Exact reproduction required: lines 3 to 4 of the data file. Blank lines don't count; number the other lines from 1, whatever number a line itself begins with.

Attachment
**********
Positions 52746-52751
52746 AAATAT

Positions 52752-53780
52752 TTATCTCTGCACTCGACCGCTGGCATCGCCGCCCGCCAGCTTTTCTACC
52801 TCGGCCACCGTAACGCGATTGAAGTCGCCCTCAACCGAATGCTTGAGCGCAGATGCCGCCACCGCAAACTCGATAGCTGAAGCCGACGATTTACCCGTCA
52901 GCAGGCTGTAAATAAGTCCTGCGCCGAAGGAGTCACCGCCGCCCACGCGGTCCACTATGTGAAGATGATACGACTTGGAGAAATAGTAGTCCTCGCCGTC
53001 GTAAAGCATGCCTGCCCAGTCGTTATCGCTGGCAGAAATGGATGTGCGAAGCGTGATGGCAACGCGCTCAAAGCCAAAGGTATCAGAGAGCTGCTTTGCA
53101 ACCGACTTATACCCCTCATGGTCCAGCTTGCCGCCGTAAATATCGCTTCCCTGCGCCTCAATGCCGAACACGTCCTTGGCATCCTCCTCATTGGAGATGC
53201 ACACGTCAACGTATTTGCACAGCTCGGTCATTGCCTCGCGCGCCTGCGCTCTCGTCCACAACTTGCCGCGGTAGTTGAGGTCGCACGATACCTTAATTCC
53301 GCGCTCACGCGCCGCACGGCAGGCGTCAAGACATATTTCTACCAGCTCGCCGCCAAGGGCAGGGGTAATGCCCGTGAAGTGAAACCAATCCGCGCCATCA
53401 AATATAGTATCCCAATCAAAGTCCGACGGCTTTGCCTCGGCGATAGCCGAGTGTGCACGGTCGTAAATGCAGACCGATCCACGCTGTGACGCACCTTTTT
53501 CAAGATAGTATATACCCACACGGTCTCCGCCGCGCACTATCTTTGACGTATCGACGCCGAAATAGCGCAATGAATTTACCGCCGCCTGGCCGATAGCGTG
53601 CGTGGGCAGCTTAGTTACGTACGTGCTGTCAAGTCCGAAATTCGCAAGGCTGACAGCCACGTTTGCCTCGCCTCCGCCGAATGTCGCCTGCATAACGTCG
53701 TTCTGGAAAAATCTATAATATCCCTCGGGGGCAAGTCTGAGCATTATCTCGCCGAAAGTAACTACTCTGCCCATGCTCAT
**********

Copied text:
Positions 52752-53780
52752 TTATCTCTGCACTCGACCGCTGGCATCGCCGCCCGCCAGCTTTTCTACC